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How will smart spaces impact your workspace?

We live in a world of multi-offices, multi-city teams and flexible work scenarios.  For example, Adaptovate has offices all over the world, and consultants travelling to far corners of the globe at a moment’s notice.

When recently looking for new offices in our Sydney and Melbourne cities, what became apparent was how smart spaces are impacting not just our hospitals, our connected homes and shopping centres, but also our workspaces.

The best designed co-working space should be a smart space.

Importantly, a smart workspace will include, interactivity and connectiveness to each other and allow us to be efficient in how we conduct the basics like videoconferences and workshops.  For example, The IoT should be almost invisible to the worker.   That is, The space needs to be smart and feel human.

4 strategies for companies to run like a greyhound

In an article he wrote earlier this year,  Paul McNamara (Adaptovate’s co-founder) said, “Large organizations are geographically distributed, which makes co-location extremely difficult. The economics of having teams 100% dedicated to a single project can be unrealistic.”    In the piece he shares four strategies that enable large companies to strive in this environment.

  1. Redesign the work
  2. Build Personal Connections
  3. Use Video
  4. Support a Remote-first culture

So, in our quest to find the perfect shared co-working smart space we wanted to ensure that our own company was set up to enable the above strategies to thrive.     Having the right smart space, with fast wi-fi, the right connectivity and room to shut yourself away when required, will lead to our better wellbeing and happy consultants.

Employee wellbeing

As Bob Fox says in his article 2019 Workplace Trend Predictions  “Employee wellbeing is becoming one of the important considerations in workplace planning and design. Companies are widening the tent for planning and design teams to include HR and wellness program stakeholders, and research is proving that a well workplace is a healthy workplace.”

Importantly, the ‘Curated Communities’ that companies like WeWork are establishing around the world, provides the right environment for our downtime, as well as our work time.   Several companies are now including bars and cafes as part of the space.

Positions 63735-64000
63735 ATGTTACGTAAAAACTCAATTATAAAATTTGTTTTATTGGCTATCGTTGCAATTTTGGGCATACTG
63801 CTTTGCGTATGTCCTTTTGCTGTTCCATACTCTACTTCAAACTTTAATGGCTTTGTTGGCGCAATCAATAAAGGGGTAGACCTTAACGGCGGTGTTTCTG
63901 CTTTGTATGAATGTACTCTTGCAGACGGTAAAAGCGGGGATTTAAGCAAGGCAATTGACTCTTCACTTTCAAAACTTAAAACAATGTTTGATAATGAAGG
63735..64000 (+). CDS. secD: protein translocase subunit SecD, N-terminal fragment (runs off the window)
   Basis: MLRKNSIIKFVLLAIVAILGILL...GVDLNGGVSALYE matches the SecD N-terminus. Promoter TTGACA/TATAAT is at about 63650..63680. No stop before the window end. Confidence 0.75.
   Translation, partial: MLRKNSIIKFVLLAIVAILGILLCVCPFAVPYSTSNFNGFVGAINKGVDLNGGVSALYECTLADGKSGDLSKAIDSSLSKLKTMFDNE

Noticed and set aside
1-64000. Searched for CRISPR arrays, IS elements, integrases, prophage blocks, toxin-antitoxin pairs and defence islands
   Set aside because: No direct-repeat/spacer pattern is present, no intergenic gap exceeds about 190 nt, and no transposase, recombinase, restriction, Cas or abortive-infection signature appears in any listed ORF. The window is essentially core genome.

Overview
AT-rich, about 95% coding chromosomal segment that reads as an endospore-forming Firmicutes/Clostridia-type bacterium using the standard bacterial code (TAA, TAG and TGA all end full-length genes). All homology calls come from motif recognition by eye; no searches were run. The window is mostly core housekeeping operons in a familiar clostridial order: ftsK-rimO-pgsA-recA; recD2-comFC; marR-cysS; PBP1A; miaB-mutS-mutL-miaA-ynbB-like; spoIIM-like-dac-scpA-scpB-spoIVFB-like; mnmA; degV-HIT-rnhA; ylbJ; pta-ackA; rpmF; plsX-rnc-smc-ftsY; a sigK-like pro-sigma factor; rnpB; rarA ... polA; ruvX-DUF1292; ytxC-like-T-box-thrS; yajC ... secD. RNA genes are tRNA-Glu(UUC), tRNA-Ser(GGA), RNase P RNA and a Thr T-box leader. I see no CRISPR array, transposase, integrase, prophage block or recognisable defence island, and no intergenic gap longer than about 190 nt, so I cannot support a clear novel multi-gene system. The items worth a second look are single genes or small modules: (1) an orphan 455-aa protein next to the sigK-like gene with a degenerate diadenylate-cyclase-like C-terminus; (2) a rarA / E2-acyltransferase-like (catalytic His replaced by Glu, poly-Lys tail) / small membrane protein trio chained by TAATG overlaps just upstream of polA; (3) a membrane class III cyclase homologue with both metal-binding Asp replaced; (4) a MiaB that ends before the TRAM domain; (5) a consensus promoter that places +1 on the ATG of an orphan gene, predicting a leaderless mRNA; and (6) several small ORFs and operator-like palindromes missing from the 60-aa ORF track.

Recently WeWork published an article on the science behind smart office design stating

“Humans have always used spaces for the same instinctive tasks, like safety, sleep, and community.”  In fact, they continue “Combining subjective and objective data is the only way to design spaces in which all kinds of people can feel comfortable.”

The Must Haves

Closer to home one of Australian consultant’s Rachna Verma says “Smart spaces will force us to think really hard about what we value and what we “must have” in our lives.  How many things do you really need to have in your backpack?  What purpose do ornamental objects provide? How can you repurpose your carry-on and luggage to still meet your requirements and be lighter and less cumbersome?”

In the US one of our team Steve Walton, says “ Smart spaces provide the potential to customize our environments to be better in tune to our needs and moods. There are possibilities to unlock our thinking by tuning them to stimulate our creativity, help us slow down by being more relaxing and having increased functionality to be more productive.”

There are concerns though.   As Steve points out “They also have the potential to be problematic if they fail to live up to the hype through lack of integration, poorly designed interfaces or inadequate hardware.”

Screenless worlds

Finally, we’ll leave you with this seed.  One of the interesting themes that may be emerging for smart spaces is the recurring concept of screenless.    The now ubiquitous ‘Voice tech’ is the biggest out of this broad trend.  But there will be more.  As Jenna Van Schoor reminded us “Google Design strategist Golden Krishna wrote a book called The Best Interface is No Interface”      – This could be the future of our smart spaces.   No screens, no interfaces.  Just human interaction and invisible technology.

What does your smart work space look like?   Do you have one, want one – of in fact need one?



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